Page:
November 16, 2011

DRC 2011 © Ben Milpas

An MSF staff examines a young patient during a mobile medical clinic in Haut Uélé district, Orientale Province.

Decades of conflict and a lack of government investment have made it hard for people in the Democratic Republic of Congo (DRC) to access basic health care. Epidemics have spread unchecked and treatment of deadly diseases has been neglected.

Eastern DRC is still a volatile place, marked by shifting alliances between armed groups, ongoing military operations, instability, insecurity, banditry, and violence. The frequency of attacks against civilians and aid organizations are rising, making both the population and humanitarian aid workers increasingly vulnerable.

Rape, murder, kidnapping, and random acts of violence are daily occurrences for millions of people. The instability continues to push people from their homes and at times limits MSF’s ability to provide free and lifesaving healthcare.

Little investment put into the healthcare system has resulted in a lack of infrastructure and properly trained medical staff throughout the country. While medical needs are enormous, people struggle to access the most basic level of healthcare services.  

“For patients to get access to health care, they often have to walk for many hours,” explained MSF Head of Mission Christine Buesser. “Imagine you are a pregnant  woman, and you may even have to carry another child on your back. These distances are very difficult to overcome. This is a daily challengejust to get to a heath facility.”

Decades of neglect of the health system in DRC have resulted in a rise in infant and maternal mortality rates across the country. Life expectancy here is among the lowest in the world.

Epidemics: A Permanent Emergency

Logistical constraints due to the country’s enormous size, a lack of investment in healthcare facilities, and the poor training of health workers all contribute to weak national disease-prevention measures.

The Expanded Program on Immunization, an initiative to provide standardized child vaccination schedules by the World Health Organization, to be carried out by individual countries, is dysfunctional in DRC. There is also a lack of sustained vaccination strategies in the country, which creates a permanent health emergency in the country. Preventable epidemics, including cholera, measles, and malaria, take a heavy toll on the Congolese population.

Malaria is the leading cause of illness and death in DRC, and MSF medical teams continue to treat large numbers of patients in 2011. Malaria treatment represents one-third of consultations at MSF clinics.

Since late 2010, there has been a measles epidemic in DRC. More than 14 million children have been vaccinatedmore than three million by MSF. However, these urgent efforts have not halted the epidemic, and four out of 11 provinces have not yet been covered by the immunization follow-up campaign.

MSF has been responding to cholera outbreaks along the Congo River and in the capital, Kinshasa, since April 2011, treating patients and building treatment facilities. The threat of a cholera outbreak, combined with the onset of the rainy season in August, is especially worrying in densely populated urban centers without proper sanitation systems.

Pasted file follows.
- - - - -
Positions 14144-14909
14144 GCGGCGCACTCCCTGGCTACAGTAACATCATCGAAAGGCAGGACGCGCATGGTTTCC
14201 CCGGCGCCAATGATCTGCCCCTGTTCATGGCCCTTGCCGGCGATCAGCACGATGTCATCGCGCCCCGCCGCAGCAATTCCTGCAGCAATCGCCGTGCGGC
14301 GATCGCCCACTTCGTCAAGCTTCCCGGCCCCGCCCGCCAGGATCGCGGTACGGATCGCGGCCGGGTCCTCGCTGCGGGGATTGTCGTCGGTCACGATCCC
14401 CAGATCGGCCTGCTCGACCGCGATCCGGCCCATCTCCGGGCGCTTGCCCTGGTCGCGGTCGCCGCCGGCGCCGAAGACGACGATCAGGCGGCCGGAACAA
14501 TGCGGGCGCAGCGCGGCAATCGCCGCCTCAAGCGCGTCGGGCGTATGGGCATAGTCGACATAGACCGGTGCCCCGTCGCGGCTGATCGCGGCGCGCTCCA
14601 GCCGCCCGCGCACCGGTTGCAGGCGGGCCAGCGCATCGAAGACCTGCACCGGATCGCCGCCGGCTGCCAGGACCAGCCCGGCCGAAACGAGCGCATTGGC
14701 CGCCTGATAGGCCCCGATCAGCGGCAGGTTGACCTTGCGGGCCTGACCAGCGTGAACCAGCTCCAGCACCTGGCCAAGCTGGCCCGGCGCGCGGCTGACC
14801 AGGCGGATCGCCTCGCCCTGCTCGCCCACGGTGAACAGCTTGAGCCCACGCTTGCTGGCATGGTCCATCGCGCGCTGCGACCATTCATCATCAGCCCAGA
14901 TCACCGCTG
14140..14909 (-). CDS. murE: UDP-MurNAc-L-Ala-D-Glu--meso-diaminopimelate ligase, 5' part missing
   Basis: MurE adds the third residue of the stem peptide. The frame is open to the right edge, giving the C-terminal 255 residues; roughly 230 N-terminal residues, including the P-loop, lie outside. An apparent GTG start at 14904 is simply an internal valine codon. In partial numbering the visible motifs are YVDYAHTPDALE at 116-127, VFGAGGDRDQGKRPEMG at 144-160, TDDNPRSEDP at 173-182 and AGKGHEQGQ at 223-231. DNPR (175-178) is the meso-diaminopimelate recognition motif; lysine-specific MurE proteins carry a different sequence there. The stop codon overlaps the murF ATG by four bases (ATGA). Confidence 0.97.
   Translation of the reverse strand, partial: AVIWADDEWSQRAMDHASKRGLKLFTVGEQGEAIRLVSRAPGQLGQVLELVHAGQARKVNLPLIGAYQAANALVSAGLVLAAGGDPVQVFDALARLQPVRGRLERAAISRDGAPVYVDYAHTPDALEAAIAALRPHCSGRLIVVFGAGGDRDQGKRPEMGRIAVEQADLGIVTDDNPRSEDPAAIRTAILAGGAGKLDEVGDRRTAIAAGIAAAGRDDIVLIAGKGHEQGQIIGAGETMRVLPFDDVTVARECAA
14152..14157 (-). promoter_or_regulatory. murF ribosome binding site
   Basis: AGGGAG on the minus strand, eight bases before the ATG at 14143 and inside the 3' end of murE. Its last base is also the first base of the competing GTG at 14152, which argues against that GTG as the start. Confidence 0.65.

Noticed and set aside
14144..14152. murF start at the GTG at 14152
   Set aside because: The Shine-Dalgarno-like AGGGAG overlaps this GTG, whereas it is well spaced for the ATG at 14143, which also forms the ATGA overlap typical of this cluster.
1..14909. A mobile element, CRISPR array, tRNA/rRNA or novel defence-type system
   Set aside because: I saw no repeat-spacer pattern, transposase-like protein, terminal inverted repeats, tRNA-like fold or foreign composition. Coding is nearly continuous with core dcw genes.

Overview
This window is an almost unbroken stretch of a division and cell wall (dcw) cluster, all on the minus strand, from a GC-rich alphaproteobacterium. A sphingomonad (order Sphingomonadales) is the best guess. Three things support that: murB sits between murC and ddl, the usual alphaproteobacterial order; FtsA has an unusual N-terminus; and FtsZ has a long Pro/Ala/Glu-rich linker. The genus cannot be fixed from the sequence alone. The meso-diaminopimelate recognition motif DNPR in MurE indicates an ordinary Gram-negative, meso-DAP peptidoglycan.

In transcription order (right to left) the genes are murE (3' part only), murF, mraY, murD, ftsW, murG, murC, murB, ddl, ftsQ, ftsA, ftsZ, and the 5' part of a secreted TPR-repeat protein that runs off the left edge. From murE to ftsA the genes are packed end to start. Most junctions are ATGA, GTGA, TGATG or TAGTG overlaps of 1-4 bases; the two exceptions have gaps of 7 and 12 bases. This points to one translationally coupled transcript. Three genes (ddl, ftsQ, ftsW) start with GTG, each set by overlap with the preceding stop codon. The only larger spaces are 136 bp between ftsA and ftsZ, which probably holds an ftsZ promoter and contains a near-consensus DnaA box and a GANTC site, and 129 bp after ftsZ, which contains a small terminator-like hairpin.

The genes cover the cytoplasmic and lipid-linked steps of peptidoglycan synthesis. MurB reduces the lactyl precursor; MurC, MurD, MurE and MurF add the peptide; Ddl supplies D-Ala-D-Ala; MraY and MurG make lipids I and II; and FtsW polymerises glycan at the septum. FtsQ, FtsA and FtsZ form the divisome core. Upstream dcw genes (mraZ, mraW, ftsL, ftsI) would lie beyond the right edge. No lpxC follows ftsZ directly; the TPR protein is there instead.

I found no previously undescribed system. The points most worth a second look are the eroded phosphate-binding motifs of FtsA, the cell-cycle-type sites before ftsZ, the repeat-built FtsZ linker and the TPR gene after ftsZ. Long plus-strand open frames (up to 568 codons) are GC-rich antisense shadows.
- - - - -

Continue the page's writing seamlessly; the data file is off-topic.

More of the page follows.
Commitment Is Needed to Fight AIDS

In DRC, only 12 percent of HIV-positive patients are receiving antiretroviral (ARV) drugs, and 95 percent of women living with AIDS don’t have access to treatment that can help prevent the transmission of the disease to their unborn children.

The country is currently facing a serious challenge in funding the fight against HIV/AIDS. In 2011, the World Bank stopped funding its HIV/AIDS programs in DRC; and several other donors are working with extremely limited funds. In addition, the Global Fund to Fight AIDS, Tuberculosis and Malaria, the largest financing mechanism in the fight against HIV/AIDS, is facing a major funding shortfall from donor countries.

The current donor retreat could leave 10,000 patients in DRC without treatment and prevent more people from accessing treatment, which would threaten to undermine all the progress made since the introduction of ARVs in the country. MSF is continuing its lobbying efforts for donors to maintain their support.

Sleeping Sickness a Major Concern

Half of all cases of the neglected and fatal disease Human African trypanosomiasis—also called sleeping sickness—occur in DRC, particularly in the Haut-Uélé and Bas-Uélé districts of Orientale Province in the northeast. Prevalence can reach five percent in some areas, well beyond the threshold of 0.3 percent needed to consider it a public health problem.

The disease is transmitted to humans through the bite of infected tsetse flies and is fatal if left untreated. Displacement and instability have contributed to its spread, and the lack of roads makes accessing patients difficult.

Since 2007, MSF has treated an average of 1,000 patients per year. For the next three years, teams are planning further exploratory missions to reach more patients and diminish the prevalence of sleeping sickness in the region.

In 2011, more than 2,500 MSF staff have worked in 10 of DRC’s 11 provinces to provide free and lifesaving health care. MSF has been working in the country since 1981. 

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